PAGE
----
Abstract 242: p21-Activated Kinase Regulates Vascular Smooth Muscle Migration Leading to Arterial Stenosis
Introduction p21-activated kinases are effectors of Rac and Cdc42 GTPase signaling for a diverse array of cellular functions as both kinases and as non-enzymatic ligands. The role of PAK1 in regulatory vascular smooth muscle cell (VSMC) function is unclear despite involvement in cytoskeletal dynamics critical to vascular homeostasis. We tested the hypothesis that Pak1 controls vascular smooth muscle migration and in vivo response to vascular injury using a murine model of Pak1 ablation (Pak1−/−).
Methods and Results Descending aortas of wild-type or Pak1−/− mice, and VSMCs from cultures of aorta, were isolated for biochemical and migration assays. Pak1 and Pak2 were highly expressed in VSMCs (n=6), the predominant isoform being Pak2. Pak1−/− cells migrated at a rate 40% +/−5% less than WT cells in response to PDGF-beta (n=6). Additionally, we observed a 35% +/− 9% reduction in neointimal hyperplasia in Pak1−/− animals (n=8) following femoral artery ligation compared to WT controls (n=7). To investigate the possible intracellular mechanisms contributing to the protection from injury seen in Pak1−/− animals, we analyzed arterial segments and VSMCs for altered phosphorylation events, and determined that Erk1/2, Mek1/2, MLC20, cofilin, and filamin-A phosphorylation following PDGF stimulation reflected attenuated migratory signaling in Pak1−/− versus WT controls. While we could not verify that Pak1−/− cells had an altered proliferation response to PDGF, we did observe that Pak1−/− smooth muscle cells had altered F-actin bundles.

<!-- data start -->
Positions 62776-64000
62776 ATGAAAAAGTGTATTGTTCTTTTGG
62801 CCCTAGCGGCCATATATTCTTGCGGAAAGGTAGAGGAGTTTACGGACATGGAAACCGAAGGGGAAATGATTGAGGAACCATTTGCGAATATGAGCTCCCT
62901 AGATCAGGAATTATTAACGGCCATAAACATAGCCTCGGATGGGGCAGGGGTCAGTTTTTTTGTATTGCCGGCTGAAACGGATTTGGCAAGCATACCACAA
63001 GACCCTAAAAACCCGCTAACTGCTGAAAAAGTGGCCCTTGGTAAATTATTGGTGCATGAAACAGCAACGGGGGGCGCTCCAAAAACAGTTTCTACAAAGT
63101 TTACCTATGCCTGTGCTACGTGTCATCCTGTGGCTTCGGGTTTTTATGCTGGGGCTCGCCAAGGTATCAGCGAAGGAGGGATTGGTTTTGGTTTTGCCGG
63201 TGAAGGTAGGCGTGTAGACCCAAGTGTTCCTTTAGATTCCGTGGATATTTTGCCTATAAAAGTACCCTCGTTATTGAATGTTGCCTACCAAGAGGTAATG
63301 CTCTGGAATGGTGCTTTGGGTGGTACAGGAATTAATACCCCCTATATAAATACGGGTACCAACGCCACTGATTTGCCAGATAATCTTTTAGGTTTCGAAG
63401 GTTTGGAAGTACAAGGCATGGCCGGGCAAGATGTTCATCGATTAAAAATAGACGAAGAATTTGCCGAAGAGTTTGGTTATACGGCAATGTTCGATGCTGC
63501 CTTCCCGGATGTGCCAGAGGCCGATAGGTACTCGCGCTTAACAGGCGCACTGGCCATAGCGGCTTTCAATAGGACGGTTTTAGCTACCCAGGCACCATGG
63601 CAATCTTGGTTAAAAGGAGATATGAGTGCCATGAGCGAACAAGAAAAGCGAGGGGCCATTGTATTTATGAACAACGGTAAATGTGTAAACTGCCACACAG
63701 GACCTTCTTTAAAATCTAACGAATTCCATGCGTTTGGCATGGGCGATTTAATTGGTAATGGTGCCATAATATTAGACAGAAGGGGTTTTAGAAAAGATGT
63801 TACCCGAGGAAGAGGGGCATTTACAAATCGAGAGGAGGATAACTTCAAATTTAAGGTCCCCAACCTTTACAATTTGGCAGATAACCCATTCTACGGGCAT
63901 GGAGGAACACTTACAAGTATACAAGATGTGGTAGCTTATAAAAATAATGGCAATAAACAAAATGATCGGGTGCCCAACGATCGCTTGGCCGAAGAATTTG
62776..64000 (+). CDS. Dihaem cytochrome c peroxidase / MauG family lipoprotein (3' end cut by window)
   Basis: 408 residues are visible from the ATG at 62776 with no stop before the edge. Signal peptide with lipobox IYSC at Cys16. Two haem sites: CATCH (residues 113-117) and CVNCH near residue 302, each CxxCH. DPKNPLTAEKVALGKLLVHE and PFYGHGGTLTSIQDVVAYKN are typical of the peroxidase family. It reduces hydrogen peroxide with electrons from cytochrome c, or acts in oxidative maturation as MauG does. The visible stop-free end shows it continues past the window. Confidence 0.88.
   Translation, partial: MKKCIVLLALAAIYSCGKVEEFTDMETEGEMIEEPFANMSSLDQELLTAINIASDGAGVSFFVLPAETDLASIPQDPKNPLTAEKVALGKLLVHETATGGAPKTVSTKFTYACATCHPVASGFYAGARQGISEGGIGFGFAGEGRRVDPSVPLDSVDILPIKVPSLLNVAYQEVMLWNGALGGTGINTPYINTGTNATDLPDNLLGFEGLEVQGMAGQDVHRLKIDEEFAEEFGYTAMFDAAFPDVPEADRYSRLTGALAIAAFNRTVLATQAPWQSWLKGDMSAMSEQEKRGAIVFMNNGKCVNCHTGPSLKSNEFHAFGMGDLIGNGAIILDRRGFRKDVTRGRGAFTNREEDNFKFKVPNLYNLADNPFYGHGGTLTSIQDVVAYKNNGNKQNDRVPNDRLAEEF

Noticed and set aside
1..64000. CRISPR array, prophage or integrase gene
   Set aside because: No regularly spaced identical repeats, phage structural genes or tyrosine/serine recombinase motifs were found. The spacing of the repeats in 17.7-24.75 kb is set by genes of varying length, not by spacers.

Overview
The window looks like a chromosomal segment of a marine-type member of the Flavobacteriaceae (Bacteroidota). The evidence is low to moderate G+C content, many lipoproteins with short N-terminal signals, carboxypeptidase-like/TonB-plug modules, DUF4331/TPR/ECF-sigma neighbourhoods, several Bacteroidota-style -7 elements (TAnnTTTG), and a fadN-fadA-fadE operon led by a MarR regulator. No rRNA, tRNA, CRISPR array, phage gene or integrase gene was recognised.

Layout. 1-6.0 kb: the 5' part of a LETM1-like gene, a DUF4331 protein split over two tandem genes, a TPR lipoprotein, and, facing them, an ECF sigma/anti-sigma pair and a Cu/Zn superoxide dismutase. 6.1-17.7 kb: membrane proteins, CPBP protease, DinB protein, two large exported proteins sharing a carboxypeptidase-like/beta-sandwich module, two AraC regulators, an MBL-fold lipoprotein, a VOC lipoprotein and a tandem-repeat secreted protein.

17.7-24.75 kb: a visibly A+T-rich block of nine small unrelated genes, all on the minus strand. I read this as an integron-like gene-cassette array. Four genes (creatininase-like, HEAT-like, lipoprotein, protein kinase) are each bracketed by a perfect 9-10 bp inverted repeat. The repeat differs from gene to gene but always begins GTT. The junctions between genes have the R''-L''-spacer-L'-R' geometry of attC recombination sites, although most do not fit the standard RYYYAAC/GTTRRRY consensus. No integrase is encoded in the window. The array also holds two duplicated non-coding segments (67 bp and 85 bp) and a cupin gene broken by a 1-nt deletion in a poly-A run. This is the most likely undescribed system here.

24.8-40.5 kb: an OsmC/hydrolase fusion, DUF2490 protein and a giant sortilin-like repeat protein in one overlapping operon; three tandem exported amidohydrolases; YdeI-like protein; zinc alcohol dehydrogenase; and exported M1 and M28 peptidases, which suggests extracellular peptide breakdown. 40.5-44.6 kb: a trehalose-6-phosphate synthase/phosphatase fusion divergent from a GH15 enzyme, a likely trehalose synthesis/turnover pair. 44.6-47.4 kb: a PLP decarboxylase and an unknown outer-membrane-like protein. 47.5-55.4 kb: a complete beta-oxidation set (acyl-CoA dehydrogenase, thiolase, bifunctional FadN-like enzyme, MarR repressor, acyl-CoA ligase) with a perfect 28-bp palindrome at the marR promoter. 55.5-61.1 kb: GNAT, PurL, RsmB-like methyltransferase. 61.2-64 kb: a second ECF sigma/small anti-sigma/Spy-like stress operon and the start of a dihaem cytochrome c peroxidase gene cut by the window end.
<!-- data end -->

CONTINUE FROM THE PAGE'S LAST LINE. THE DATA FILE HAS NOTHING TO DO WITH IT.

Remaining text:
Conclusions This study sought to determine the role of Pak1 in vessel repair following vascular injury. We found that in a murine Pak1−/− model, neointimal hyperplasia was reduced, which might be partially explained by a commensurate reduction in smooth muscle migration rate in response to PDGF. Likewise, altered intracellular signaling within known migratory pathways might explain the reduced migration rate and commensurate inhibition of legion progression. Considering that specific inhibitors have been recently described that target Pak1 and Pak2, these studies indicate that the Pak signaling axis may prove to be a clinically efficacious therapeutic target.